I think it is far more important to be able to actually focus exactly than to shim it. Sure if you have q back which is completely out of line you need to do something but, I know both my P65 and old P45 are good enough, so that I dont see any problems. However I can see a huge difference between the focus of 22 or 28 meters. Especially at f5,6 or 8
if you look at the resolution of Alpa's new "high precision focus rings" you will find the indications will do for most purposes...
... however the much higher resolution of Arca's focus ring is certainly an advantage re the handling.
Also re even higher precission (if required).
Well... lets define there is depth of focus which is between sensor and lens, and that DOF and focus point occurs on other end of lens...
Thus for wide angle lens depth of focus is way small (it is larger for longer lens), thus is that reason to shim back also for perfect parallel, as well as correct depth of focus?? Simply because depth of focus for wide angle is so very small, thus any error on it will make impact.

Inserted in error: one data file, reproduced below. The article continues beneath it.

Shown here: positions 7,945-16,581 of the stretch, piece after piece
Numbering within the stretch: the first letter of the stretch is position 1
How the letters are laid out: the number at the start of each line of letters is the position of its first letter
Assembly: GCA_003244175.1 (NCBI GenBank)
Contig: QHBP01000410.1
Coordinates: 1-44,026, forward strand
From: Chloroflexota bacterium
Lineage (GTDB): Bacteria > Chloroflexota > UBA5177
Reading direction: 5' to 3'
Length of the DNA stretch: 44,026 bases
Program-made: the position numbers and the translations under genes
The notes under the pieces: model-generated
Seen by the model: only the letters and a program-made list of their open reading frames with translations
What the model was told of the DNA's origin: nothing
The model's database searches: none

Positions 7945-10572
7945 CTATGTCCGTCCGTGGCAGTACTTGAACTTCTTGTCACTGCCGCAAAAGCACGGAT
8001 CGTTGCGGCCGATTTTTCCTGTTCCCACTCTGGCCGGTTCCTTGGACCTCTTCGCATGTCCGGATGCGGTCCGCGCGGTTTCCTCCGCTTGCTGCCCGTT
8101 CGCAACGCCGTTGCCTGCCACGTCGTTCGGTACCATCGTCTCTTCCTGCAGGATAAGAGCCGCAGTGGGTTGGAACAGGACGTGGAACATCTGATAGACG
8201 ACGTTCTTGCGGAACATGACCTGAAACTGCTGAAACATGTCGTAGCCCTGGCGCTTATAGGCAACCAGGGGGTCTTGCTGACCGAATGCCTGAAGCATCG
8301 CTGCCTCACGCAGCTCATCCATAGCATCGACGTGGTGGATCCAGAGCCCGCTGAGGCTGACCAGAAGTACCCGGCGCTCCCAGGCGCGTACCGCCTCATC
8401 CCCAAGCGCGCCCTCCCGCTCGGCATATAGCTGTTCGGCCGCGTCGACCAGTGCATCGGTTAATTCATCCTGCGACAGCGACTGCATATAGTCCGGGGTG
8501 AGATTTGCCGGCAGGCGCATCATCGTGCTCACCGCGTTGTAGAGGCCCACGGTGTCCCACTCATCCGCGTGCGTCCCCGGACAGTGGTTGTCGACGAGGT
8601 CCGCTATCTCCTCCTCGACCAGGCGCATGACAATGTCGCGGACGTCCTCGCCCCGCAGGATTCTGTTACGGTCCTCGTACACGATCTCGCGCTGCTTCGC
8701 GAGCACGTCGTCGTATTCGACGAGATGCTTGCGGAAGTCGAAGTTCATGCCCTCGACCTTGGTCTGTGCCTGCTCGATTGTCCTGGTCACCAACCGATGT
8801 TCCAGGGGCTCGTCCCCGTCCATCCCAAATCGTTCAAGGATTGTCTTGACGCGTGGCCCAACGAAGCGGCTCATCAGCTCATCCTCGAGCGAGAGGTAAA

Thus, is it possible to shim this on also Cambo and Arca?
on the Arca you don't have to. The focus indication on the Arca is linear and it doesn't show the distance in meters (or feet)... it does show certain numeric values that translate to a certain distance (they provide tables for each lens to translate distances into the respective values). So once you know the deviation of lens & sensor (let's say it's for instance 3 numeric values) you can use that offset for any lens at any distance.Thus, is it possible to shim this on also Cambo and Arca?
So you don't shim the back... you actually just "shift" the numeric values on your tables :-)
On other tech cameras you can adjust the lenses. I've once outlined how you can do it here: http://forum.getdpi.com/forum/showpo...postcount=4572
You'll have to see if the outcome is still appropriate for focussing on the groundglass (if you use the groundglass for focussing at all...). On my kit the groundglass is still accurate for focussing.
But if the lenses require large adjustments the groundglass might be off. In this case you would also have to re-adjust the groundglass (for instance with shims).
So on an Arca or Alpa it's much easier to achieve the required spacing of lens + sensor. However, basically it's also possible to gain the same accuracy on other cameras.